Nevertheless, I made these last night and they turned out great, even if the stuffing leaked out the ends. My only caveat is that I would not want to make them on a week night again. We don't eat dinner until almost 10:00 p.m. because of J's work schedule, so this was just too much work for that late at night. However, my husband told me they were fantastic about four times during dinner and he ate two of them, so this one goes in the recipe box for sure.

Catching up!

Though I couldn't post about the lamb recipe or the stuffed trout while I was up at the cottage, I did make both recipes!

We did the lamb recipe (using flank steak) for our anniversary dinner and it was delicious!

Asparagus, potatoes, red onions, peppers and flank steak.
You'll see that we deconstructed the skewers and served the elements separately.
Happy Anniversary to Us!
Check it out, we even got a bottle of the wine we served at the wedding!

The trout (for which we sandwiched together two trout fillets) was AMAZING. My husband and I were in seventh heaven. I think the stuffing alone will go into my recipe box!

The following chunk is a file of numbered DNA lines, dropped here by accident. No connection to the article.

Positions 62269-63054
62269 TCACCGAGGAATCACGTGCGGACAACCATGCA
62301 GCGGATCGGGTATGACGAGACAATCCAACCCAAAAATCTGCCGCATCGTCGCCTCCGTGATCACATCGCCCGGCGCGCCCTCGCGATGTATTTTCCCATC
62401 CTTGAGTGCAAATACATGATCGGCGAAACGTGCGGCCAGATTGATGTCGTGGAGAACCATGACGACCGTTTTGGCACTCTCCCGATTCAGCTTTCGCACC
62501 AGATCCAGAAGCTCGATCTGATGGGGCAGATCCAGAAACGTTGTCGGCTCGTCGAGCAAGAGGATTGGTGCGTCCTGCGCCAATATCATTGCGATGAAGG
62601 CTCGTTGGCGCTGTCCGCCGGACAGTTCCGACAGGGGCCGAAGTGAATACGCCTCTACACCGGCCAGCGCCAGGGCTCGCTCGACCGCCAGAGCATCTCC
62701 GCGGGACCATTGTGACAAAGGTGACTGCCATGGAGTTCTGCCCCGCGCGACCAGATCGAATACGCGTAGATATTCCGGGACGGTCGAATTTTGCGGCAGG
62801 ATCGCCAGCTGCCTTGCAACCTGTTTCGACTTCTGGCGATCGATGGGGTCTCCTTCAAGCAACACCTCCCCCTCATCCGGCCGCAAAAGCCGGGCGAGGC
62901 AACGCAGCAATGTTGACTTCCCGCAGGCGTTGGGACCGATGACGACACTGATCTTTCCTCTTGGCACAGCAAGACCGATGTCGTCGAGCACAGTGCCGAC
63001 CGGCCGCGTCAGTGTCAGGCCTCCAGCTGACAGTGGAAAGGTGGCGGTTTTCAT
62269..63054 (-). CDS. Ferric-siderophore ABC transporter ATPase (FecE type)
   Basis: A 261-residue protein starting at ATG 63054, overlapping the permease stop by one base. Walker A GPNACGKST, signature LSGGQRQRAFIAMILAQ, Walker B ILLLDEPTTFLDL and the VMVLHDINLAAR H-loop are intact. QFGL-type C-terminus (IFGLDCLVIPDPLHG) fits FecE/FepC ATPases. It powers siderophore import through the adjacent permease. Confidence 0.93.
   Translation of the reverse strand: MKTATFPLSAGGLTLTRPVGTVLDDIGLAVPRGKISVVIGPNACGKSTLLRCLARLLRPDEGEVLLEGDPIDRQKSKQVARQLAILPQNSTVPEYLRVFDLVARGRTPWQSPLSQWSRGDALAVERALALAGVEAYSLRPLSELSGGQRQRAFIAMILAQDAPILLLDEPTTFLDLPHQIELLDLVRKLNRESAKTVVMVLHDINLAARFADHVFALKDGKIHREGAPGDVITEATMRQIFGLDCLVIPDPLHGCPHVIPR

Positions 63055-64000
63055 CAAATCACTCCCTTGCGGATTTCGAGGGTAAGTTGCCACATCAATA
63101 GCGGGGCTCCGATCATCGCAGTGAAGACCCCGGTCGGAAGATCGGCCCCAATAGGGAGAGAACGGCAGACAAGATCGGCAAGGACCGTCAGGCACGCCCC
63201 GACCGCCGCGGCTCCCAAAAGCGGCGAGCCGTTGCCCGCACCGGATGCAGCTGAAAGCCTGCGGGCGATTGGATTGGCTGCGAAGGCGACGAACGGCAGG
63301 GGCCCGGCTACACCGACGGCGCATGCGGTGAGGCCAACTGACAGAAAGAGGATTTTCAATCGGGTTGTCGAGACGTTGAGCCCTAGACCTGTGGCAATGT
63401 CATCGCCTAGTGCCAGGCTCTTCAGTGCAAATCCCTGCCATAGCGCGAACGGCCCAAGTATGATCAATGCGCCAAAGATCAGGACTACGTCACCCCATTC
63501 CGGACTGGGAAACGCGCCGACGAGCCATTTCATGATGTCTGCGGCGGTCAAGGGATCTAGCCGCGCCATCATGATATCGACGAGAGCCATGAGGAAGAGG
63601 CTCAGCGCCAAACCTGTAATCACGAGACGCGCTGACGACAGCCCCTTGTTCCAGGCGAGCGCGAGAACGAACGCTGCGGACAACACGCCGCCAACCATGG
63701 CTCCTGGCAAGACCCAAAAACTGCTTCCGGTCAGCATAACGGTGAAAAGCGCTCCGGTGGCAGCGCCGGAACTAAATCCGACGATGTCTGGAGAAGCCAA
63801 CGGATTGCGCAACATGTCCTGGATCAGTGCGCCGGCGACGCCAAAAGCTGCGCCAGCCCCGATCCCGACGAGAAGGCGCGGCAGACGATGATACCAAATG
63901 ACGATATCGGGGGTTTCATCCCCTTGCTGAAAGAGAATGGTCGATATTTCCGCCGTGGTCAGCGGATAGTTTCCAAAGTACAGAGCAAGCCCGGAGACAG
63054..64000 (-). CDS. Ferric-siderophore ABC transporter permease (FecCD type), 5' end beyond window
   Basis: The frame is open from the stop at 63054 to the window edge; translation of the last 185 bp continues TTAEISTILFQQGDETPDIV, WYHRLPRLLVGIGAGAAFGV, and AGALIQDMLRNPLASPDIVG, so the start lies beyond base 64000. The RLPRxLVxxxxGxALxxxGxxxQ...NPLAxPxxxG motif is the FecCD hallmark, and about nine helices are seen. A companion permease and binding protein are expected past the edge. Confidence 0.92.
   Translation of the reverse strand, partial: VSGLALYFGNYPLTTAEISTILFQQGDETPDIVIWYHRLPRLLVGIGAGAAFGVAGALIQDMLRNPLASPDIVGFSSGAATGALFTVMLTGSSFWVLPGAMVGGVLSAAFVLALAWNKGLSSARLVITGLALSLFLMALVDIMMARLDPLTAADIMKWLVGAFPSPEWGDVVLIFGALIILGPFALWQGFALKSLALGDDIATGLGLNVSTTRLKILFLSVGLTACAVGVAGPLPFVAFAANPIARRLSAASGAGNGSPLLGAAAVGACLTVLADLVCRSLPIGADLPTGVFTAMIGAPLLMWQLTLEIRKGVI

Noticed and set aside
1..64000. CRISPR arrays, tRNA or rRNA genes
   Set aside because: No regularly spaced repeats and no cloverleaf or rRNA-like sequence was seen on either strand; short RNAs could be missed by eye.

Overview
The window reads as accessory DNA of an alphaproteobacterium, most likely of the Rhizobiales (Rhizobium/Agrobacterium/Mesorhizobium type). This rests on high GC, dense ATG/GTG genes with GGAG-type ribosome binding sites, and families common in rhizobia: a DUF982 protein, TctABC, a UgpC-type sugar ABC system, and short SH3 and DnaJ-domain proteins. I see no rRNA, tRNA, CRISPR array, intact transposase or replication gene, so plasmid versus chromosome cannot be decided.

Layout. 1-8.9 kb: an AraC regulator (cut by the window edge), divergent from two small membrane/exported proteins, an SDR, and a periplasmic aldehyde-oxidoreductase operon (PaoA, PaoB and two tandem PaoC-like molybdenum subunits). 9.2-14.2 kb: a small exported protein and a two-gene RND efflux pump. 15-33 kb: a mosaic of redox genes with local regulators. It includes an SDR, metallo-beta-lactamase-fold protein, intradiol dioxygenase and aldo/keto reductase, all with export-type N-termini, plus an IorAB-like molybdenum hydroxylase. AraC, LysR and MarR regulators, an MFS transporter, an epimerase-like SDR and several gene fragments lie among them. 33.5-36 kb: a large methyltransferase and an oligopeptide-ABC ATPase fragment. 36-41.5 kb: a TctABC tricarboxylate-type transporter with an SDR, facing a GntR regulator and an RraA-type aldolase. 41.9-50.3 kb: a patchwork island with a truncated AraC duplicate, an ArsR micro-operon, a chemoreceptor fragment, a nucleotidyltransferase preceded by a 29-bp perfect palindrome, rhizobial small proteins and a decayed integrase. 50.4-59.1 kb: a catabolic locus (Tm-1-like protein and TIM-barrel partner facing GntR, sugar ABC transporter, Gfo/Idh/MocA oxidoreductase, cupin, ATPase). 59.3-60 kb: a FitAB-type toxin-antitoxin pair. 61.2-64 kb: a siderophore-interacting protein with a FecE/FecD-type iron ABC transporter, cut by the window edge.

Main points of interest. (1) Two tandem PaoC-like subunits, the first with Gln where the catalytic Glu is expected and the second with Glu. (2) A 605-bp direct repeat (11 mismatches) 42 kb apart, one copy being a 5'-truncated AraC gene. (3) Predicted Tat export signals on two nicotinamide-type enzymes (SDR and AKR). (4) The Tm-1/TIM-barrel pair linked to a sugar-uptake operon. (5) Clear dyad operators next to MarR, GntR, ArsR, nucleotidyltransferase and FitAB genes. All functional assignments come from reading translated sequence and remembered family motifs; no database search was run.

All tied up, bondage style.
The plate was pretty brown - roasted sweet potato fries and sautéed mushrooms, so I feel a bit guilty about the lack of colour.

Check out that flaky goodness!
Mmm. And it was perfectly flaky.

Mmm. Mushrooms.
I can't wait to get back on schedule for this week's recipe!

Sun-dried tomato and artichoke chicken

This is the second time I made this recipe so I decided to try something a little different with it. Nothing too drastic, but I decided to put the stuffing into the chicken, bake it and serve it as a "stuffed chicken breast". While it still tasted delicious, it wasn't exactly the best presentation and was pretty messy looking.